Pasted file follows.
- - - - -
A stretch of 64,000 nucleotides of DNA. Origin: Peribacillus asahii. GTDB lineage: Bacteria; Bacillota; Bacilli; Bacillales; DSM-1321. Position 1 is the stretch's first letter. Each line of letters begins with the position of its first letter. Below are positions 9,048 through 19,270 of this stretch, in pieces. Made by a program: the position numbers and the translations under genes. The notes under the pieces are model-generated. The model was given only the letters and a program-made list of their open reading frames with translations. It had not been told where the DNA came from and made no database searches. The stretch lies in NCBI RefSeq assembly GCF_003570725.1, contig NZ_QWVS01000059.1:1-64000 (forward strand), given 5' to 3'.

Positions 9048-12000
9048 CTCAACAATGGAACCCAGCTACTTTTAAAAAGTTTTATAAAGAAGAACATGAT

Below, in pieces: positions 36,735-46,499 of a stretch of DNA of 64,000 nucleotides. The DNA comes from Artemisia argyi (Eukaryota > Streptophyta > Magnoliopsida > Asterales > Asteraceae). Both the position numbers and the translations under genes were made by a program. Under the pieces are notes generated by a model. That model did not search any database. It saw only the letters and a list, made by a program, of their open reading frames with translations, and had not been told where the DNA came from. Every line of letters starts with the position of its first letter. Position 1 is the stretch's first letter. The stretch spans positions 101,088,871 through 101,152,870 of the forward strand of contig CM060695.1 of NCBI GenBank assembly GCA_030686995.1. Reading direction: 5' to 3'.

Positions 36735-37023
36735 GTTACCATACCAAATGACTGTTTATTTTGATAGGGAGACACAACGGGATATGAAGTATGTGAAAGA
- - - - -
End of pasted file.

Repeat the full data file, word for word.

A stretch of 64,000 nucleotides of DNA. Origin: Peribacillus asahii. GTDB lineage: Bacteria; Bacillota; Bacilli; Bacillales; DSM-1321. Position 1 is the stretch's first letter. Each line of letters begins with the position of its first letter. Below are positions 9,048 through 19,270 of this stretch, in pieces. Made by a program: the position numbers and the translations under genes. The notes under the pieces are model-generated. The model was given only the letters and a program-made list of their open reading frames with translations. It had not been told where the DNA came from and made no database searches. The stretch lies in NCBI RefSeq assembly GCF_003570725.1, contig NZ_QWVS01000059.1:1-64000 (forward strand), given 5' to 3'.

Positions 9048-12000
9048 CTCAACAATGGAACCCAGCTACTTTTAAAAAGTTTTATAAAGAAGAACATGAT

Below, in pieces: positions 36,735-46,499 of a stretch of DNA of 64,000 nucleotides. The DNA comes from Artemisia argyi (Eukaryota > Streptophyta > Magnoliopsida > Asterales > Asteraceae). Both the position numbers and the translations under genes were made by a program. Under the pieces are notes generated by a model. That model did not search any database. It saw only the letters and a list, made by a program, of their open reading frames with translations, and had not been told where the DNA came from. Every line of letters starts with the position of its first letter. Position 1 is the stretch's first letter. The stretch spans positions 101,088,871 through 101,152,870 of the forward strand of contig CM060695.1 of NCBI GenBank assembly GCA_030686995.1. Reading direction: 5' to 3'.

Positions 36735-37023
36735 GTTACCATACCAAATGACTGTTTATTTTGATAGGGAGACACAACGGGATATGAAGTATGTGAAAGA